SWBAT review the two student learning targets for Unit 4.

As always, problem solving is the best way to review the big ideas in our unit!

5 minutes

When students arrive in class, I have this photograph projected on the board. Here is the write up about the photo. Note that this image is made up of "43 *well-planned* (italics mine) exposures." I ask students what planning has to do with taking this picture. I want students to see how the photographer was able to so consistently space each image of the sun in this photograph. That took planning. What did the photographer have to know in order to make this happen? (Note to teachers: the modeling task on the Unit 4 exam is about the length of days in New York City. Take a look - this may inform some of the preview hints you drop during this conversation.)

With that in mind, I ask everyone to circle up, and I put the two SLTs for this unit posted on the board.

- Trig Functions 1: I can graph trigonometric functions with and without a calculator.
- Trig Functions 2: I can use trigonometric functions to model periodic phenomena with specified amplitude, frequency, and midline.

Today is a review day, and I point to the board and the two learning targets that will be on tomorrow's exam.

There are two assignments that students can use to review for the exam: Problem Set #15, which was distributed at the end of the previous class, and the Delta Math assignment "Graphs of Trig Functions". I tell students that they should work on whichever assignment they prefer, but that the exam will look more like Problem Set #15. Computers are available to anyone who wants to use one, whether for Delta Math or for looking up information that will help them with the Problem Set.

After I give my opening notes, I ask students to whip around and say a sentence or two about what they're going to do in class today. Then we get to work.

65 minutes

Note to teachers: take a look at the Unit 4 exam to see what you should emphasize during today's lesson. My goals are to get students comfortable with a features of a periodic graph, and to spend some time focusing on the model. We haven't done much modeling since the fall semester, but most of my students are pretty quick to recall the steps for plotting points on the TI-83.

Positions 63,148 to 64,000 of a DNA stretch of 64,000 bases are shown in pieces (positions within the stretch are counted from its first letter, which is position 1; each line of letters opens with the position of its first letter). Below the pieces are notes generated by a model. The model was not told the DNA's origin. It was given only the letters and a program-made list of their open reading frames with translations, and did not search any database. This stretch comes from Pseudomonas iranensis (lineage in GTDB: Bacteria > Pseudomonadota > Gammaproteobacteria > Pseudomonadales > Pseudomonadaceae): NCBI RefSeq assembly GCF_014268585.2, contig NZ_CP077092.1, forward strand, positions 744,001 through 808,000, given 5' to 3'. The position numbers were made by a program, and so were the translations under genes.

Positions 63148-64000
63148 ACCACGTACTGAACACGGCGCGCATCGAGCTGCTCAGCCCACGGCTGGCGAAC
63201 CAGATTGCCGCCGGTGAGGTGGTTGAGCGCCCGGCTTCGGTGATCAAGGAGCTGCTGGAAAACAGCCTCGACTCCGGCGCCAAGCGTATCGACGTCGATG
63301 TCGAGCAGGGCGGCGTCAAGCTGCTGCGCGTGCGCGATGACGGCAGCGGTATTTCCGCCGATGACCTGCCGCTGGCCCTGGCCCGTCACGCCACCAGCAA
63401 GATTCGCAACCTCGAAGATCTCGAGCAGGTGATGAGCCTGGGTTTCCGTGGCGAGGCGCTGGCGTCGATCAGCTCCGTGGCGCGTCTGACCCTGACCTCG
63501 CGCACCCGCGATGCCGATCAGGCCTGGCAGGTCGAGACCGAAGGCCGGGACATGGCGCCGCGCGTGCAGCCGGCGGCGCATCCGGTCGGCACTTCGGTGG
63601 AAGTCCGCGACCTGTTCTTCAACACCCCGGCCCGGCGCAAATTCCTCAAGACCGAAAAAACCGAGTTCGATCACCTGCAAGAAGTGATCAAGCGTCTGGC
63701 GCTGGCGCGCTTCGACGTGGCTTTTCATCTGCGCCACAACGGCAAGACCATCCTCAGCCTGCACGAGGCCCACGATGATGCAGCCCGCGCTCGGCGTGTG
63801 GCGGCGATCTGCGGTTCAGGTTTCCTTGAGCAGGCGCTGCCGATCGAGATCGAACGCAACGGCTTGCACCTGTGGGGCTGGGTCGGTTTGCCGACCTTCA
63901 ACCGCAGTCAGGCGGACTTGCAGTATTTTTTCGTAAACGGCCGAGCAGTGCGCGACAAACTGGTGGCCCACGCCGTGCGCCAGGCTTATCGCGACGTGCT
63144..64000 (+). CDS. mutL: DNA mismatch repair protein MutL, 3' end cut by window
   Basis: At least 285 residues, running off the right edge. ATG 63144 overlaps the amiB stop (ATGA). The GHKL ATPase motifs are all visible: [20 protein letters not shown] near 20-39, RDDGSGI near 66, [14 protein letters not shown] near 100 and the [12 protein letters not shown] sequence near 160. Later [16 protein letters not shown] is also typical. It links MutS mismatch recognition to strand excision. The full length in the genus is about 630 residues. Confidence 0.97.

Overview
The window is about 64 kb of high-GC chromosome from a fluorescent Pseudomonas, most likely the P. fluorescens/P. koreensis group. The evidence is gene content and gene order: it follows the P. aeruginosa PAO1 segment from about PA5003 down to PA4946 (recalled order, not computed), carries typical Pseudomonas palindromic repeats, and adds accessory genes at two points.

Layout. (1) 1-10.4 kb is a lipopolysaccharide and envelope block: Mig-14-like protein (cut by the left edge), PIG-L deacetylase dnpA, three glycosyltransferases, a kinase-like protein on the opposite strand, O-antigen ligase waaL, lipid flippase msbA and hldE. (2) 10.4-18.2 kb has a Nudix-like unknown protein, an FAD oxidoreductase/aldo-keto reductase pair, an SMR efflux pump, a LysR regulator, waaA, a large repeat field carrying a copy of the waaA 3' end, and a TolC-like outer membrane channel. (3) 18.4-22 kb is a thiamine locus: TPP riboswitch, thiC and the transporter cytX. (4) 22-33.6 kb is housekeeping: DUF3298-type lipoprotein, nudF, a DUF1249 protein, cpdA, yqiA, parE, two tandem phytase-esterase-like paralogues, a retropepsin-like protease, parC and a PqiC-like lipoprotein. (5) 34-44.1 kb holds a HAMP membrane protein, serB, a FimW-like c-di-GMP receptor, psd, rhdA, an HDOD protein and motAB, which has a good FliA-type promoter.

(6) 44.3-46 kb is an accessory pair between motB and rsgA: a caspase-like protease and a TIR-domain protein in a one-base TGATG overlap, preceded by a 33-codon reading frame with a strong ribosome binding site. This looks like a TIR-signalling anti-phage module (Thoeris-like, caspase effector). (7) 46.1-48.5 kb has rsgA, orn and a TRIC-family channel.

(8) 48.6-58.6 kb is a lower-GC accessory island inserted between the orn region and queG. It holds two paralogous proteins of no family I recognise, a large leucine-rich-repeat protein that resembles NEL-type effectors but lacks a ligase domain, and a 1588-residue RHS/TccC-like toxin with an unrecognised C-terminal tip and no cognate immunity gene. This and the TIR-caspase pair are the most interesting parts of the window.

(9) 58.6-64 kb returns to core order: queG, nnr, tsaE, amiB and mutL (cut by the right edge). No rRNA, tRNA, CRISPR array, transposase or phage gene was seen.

As students take their seats, I remind them to prepare **Cheat Sheets** for tomorrow's exam. I unlock the laptop cart and give computers to anyone who wants one, and I have extra copies of Problem Set #15 available.

**Problem Set #15 and Grading Habits by Observation**

This problem set consists of four questions that will get students to think about the features of the graph of periodic function, followed by two periodic modeling scenarios. I expect students to ask clarifying questions as they work, and they are equally likely to talk to each other or to me for help. If there are a lot of computers out, I might direct them to search the web for specific issues that arise.

I am not collecting this problem set, but I do walk around with a clipboard jotting notes about the perseverance & sense-making that each student is engaged in. I don't want to be overbearing, and I try to make light of it, but I also have the conversation a few times over the course of the class about how perseverance is usually an obvious trait. We discuss what it looks like, and I encourage students to demonstrate whatever they come up with. At the end of class, the exit slip will be a self assessment on the **first mathematical practice (MP1)**.

5 minutes

With 5 minutes left in class, I direct students to look at **Habit 1: I can make sense of problems and persevere in solving them (MP1)**, which is the first learning target listed at the top of Problem Set #15. Throughout the semester, this SLT has been assessed on every problem set.

I'm not actually collecting the problem set. For today's Exit Slip I simply ask students to write me a brief note in which they describe how they persevered and made sense of problems during today's class and assign themselves a grade for this SLT.

**What I'm looking for is this**: I want to see that my students understand what the Habit means in the first place, and I want to see if their self-descriptions of perseverance match up with what I've got on my clipboard.